One of the most common scenarios for those who use Microsoft technologies and intend to publish its data into Power BI typically use SQL Server as a data source.
Power BI provides several ways to access SQL Server information, among them there are some that need simple configurations and others that require developments. Below we summarize the different possibilities that you have available:
Power BI has a wide range of connector to access to several types of data sources, these include a connector for Azure SQL Database and one for Azure SQL Data Warehouse.
To access to a SQL Server, whether it be an instance of Azure IaaS or On-Premises instance you can use Power BI Gateways. There is a Power BI Enterprise Gateway for enterprise deployments and a Power BI Personal Gateway for personal use. You can download it directly from Power BI portal and install in a server near your SQL Server.
For additional information about Power BI Gateways refer to https://powerbi.microsoft.com/en-us/gateway/.
Both these features support direct query option, that is SQL Server is queried when the user accesses the report or dashboard. Typically you prefer to schedule the frequency of the update. You can schedule updates every few minutes.
If you want to get a dashboard that receives continuous updates getting the effect of a live dashboard you need to perform simple developments.
To update a Power BI dataset you can use different Microsoft Azure functionality:
Windows Azure Event Hubs + Windows Azure Stream Analytics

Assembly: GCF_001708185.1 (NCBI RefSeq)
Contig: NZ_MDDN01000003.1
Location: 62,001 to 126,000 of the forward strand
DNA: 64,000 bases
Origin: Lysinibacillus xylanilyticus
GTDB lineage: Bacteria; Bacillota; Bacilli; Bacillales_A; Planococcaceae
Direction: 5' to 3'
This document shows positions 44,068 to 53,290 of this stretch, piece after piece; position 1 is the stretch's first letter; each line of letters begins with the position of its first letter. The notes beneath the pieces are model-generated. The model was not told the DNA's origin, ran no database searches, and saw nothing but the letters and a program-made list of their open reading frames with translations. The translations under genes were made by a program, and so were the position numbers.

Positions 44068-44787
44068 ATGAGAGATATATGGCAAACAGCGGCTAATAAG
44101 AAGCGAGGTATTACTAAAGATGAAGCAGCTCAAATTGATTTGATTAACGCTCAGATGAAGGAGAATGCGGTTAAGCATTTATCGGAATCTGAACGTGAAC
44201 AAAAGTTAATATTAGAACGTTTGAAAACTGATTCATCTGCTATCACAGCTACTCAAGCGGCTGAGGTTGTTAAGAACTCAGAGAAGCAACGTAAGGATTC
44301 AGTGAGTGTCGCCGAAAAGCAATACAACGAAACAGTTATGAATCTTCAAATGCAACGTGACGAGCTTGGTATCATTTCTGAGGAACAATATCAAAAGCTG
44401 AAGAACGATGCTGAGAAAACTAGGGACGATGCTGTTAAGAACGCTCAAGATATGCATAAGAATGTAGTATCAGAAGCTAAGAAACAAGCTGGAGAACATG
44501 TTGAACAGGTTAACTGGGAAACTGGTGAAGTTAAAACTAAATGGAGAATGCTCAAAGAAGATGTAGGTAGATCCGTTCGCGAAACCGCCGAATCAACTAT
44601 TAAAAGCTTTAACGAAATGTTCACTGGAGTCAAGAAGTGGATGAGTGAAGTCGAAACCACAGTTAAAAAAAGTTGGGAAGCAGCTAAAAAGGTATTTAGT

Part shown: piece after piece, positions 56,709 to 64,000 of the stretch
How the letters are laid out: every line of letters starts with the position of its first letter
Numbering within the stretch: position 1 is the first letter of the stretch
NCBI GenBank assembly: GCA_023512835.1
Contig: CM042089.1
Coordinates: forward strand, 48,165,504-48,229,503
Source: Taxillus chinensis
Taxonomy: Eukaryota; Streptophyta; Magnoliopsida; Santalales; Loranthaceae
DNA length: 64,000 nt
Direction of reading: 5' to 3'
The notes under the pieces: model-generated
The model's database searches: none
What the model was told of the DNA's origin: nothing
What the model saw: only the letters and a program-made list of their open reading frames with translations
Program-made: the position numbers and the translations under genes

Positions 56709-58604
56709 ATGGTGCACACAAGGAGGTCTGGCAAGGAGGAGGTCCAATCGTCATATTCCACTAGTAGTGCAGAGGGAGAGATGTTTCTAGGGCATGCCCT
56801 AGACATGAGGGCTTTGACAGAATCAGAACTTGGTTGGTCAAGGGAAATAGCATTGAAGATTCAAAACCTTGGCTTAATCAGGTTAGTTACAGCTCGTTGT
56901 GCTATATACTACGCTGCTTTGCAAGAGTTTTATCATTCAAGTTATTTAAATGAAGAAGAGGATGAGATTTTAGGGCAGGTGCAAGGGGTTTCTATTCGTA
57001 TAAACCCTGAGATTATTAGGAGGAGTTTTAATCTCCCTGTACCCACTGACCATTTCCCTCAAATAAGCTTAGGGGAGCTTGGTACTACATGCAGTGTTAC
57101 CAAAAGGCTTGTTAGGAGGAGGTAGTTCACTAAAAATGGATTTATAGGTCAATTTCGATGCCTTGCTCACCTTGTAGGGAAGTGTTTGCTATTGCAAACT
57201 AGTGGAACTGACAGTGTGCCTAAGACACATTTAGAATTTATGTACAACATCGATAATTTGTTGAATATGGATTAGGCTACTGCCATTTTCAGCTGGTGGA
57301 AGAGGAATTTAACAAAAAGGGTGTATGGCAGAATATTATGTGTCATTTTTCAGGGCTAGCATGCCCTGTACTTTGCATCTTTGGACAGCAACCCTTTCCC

Power BI REST API
Both techniques need configuration on Microsoft Azure side and a Windows service that resides in the same network of your SQL Server that is responsible for reading the information and send them to the Cloud.
This approach allows you to make updates with a frequency close to the second.
Use Windows Azure Event Hubs and Microsoft Azure Stream Analytics is simpler and the Power BI dataset is created automatically, but with this technique, you can only insert new information.
The Power BI APIs are a bit more complex but allow several types of operations. For example it is possible to empty the dataset before inserting new information.
However, you must manually create the data set.
You can download a Windows service sample at the address http://db2powerbi.codeplex.com/. This simple solution it able to use both techniques. It is enough to apply a configuration to the QueryConfig.json file and write a query file. The project includes a console (DbToP Svc.Power Bi.UI.exe) that allows you to create the dataset and retrieve its id (required in the configuration file).
Below is an example of Query Config.json file.
As I said, before starting the service you need to apply some Microsoft Azure side configurations.
You can follow the article https://azure.microsoft.com/en-us/documentation/articles/stream-analytics-power-bi-dashboard/ to configure Windows Azure Event Hubs and a Stream Analytics Job.
You have to follow the article https://powerbi.microsoft.com/en-us/documentation/powerbi-developer-register-a-client-app/ before use Power BI REST API.